Posted: Apr 10, 2014
Orthopedic trauma care ranges from fractures that are isolated to one bone to severe accidents that involve a multitude of broken bones that could be life-threatening. Normally, when these problems occur, the person who has experienced the trauma needs to visit an orthopedic surgeon. Not all orthopedic surgeons are alike, as many practice specialties, meaning that some orthopedic surgeons may specialize in fractures of the arms, while others specialize in skull fractures.
Complications in Healing
Injuries which are more significant, such as those with multiple bones that are broken, fractures that occur near a joint, and compound fractures are normally more difficult to treat; therefore they will probably require care from an orthopedic specialist. In addition to the injury, people also experience problems with healing of these fractures, therefore resulting in needing to return to the specialized orthopedic surgeon to figure out a better course of action. Some of the setbacks that could occur include infections, healing that is misaligned and when the bone does not heal together at all.
Orthopedic trauma issues that may need treatment from a specialized orthopedic surgeon:
- Fractures that require invasive surgery that is minimal
- Treating malunions (poorly aligned) and nonunions (bone does not fuse)
- Surgery on the Acetabulum and pelvis
- Treating fractures that have become infected
- Lengthening of limbs
- Transplanting the bones and joints
- Bone grafting
- Reconstruction of the complex soft tissue
- Reconstruction of the upper extremities
Options for Treatment
Not all fractures that occur on the human body require specialized care from an orthopedic surgeon. There are complex fractures that could benefit from the knowledge and experience of a general orthopedic surgeon. Technology has expanding the techniques that are used for surgery into high-tech, cutting edge surgical techniques for patients who have suffered a trauma. Some of these treatments include, but are not limited to, external fixation that is advanced, minimally invasive surgery techniques, and utilizing proteins that help to form bones and substitutes for bone grafting.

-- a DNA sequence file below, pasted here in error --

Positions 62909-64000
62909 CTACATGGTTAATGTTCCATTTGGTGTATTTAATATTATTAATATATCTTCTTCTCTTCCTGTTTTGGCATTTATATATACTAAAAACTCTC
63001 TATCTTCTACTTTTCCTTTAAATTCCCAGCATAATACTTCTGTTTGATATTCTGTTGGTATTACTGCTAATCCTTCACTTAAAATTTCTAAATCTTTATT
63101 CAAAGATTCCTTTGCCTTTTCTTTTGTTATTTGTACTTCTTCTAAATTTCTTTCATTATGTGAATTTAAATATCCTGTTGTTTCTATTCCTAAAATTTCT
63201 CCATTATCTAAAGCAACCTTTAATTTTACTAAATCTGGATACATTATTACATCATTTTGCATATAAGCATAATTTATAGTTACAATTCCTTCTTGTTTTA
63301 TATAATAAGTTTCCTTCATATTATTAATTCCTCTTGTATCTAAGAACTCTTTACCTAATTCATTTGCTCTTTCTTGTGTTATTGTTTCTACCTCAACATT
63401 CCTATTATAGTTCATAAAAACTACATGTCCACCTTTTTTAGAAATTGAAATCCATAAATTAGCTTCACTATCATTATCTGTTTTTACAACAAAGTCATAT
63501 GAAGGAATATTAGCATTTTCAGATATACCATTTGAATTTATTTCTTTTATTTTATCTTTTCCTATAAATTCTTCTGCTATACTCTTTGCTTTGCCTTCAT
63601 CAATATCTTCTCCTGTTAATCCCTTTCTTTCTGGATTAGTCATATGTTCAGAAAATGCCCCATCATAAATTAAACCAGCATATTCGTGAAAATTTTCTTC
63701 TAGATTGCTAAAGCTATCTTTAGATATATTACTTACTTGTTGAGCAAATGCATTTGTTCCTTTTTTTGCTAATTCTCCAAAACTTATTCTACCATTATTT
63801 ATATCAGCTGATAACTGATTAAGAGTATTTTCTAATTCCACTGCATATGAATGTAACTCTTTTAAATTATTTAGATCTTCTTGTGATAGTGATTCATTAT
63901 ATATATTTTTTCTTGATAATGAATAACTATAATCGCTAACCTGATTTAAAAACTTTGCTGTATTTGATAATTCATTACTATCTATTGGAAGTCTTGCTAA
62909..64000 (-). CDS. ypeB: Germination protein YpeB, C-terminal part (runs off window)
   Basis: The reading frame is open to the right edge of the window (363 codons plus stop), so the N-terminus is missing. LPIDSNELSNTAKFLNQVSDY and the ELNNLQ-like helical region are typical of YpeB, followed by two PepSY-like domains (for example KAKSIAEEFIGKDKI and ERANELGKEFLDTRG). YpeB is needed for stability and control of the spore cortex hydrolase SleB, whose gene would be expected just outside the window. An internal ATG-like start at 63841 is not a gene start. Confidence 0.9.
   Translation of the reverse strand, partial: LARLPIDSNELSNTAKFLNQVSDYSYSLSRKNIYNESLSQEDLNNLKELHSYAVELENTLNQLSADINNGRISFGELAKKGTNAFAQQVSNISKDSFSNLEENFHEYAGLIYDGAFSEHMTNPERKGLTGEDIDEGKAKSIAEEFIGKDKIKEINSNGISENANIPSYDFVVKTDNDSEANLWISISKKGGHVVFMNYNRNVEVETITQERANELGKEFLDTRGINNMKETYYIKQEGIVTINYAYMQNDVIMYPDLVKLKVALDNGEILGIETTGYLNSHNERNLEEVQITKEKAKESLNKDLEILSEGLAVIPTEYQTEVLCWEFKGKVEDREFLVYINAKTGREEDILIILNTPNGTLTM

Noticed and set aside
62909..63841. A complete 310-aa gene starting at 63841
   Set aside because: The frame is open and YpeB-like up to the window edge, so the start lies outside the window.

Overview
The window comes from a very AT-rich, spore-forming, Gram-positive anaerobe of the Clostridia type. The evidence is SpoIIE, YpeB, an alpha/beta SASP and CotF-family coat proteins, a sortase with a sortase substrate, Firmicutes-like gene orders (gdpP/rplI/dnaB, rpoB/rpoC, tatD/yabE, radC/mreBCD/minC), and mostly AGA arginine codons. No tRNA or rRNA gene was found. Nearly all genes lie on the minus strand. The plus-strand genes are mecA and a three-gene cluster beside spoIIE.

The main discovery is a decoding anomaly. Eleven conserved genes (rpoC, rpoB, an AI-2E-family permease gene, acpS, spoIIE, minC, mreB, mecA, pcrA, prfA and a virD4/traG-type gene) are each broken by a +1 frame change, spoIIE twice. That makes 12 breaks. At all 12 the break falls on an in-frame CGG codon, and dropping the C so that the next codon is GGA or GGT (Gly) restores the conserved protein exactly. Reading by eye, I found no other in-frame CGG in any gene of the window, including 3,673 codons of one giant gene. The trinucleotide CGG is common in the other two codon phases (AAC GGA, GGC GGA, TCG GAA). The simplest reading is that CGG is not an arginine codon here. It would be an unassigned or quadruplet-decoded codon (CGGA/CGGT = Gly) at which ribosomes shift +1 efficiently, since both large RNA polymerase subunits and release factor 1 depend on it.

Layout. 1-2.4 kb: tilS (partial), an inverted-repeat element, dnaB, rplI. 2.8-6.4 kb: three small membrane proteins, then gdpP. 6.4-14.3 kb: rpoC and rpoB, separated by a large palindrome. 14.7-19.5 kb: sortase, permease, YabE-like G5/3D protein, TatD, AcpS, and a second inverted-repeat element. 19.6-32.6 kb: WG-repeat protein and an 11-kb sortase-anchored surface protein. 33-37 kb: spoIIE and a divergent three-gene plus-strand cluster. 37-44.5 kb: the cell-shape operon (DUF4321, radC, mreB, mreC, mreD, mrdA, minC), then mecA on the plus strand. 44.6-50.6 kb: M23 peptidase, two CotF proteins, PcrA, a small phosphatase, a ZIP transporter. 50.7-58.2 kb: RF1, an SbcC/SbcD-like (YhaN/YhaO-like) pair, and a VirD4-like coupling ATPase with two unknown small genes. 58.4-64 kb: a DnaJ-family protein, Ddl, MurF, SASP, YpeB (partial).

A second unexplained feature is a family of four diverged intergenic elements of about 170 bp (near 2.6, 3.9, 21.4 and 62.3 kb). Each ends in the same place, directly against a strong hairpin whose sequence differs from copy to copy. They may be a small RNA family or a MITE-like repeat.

There are several types of traumatic dislocations and fractures that can be treated without surgery, mainly associated with the wrist, scapula, foot, hand, clavicle and humerous. The treatment for these fractures and dislocations will be dependent on how severe the fracture or dislocation is. The nonsurgical method that is used to fix these issues is called the external fixation method. When people are wearing medical gear including braces, casts and splints and they have not been through surgery, their doctor has elected to use the external fixation method. This method simply stabilizes the fracture in order to realign and refuse the bones.
Recovering From Orthopedic Trauma
Fractures differ widely in how long they will take to recover. The recovery period will strictly depend on how severe the trauma is and which type of trauma the patient has experienced. As mentioned above, there is a risk of complications in healing, therefore it is always crucial to pay attention to the orthopedic surgeon and follow instructions for after care exactly as instructed to attain maximum healing potential.
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